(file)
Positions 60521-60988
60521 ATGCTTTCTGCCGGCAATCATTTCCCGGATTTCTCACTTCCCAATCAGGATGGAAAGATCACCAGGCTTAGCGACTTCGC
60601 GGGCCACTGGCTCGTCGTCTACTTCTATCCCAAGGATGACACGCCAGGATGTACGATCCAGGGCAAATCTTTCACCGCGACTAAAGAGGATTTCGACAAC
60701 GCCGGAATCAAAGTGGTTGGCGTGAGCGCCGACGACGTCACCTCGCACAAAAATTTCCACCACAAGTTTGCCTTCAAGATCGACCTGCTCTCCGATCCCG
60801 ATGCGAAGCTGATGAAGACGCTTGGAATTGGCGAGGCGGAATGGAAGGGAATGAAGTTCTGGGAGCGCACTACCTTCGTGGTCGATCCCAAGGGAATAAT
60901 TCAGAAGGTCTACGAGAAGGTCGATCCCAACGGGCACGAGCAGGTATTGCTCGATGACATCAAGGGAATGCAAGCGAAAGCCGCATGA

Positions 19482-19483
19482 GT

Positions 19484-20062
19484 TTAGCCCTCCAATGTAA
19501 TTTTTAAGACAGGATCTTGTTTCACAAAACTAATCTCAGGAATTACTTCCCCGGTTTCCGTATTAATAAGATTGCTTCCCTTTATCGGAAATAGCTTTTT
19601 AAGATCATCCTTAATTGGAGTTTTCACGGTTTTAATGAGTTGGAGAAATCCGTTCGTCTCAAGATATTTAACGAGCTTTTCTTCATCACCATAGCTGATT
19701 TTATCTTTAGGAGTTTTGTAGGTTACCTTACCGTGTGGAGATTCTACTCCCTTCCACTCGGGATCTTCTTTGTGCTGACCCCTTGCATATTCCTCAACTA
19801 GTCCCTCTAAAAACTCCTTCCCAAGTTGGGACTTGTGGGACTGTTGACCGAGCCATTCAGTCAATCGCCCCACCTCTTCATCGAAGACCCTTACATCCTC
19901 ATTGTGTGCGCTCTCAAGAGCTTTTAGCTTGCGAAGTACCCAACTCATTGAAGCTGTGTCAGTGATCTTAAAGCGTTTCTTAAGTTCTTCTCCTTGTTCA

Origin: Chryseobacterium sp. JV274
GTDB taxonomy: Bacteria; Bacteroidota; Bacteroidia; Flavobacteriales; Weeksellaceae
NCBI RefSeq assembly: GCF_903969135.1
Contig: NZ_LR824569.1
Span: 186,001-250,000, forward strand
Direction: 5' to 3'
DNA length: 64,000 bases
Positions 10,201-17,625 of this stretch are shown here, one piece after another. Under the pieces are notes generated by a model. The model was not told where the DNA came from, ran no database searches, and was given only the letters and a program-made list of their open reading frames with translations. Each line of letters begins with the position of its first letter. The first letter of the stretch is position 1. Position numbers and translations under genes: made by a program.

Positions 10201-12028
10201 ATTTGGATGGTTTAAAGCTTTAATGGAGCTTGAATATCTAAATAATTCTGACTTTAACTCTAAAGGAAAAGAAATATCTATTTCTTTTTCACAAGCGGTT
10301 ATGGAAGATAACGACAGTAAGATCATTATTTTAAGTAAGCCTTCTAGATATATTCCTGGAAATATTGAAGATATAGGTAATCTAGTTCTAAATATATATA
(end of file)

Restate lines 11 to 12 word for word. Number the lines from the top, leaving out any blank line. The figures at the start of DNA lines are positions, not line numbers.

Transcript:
19501 TTTTTAAGACAGGATCTTGTTTCACAAAACTAATCTCAGGAATTACTTCCCCGGTTTCCGTATTAATAAGATTGCTTCCCTTTATCGGAAATAGCTTTTT
19601 AAGATCATCCTTAATTGGAGTTTTCACGGTTTTAATGAGTTGGAGAAATCCGTTCGTCTCAAGATATTTAACGAGCTTTTCTTCATCACCATAGCTGATT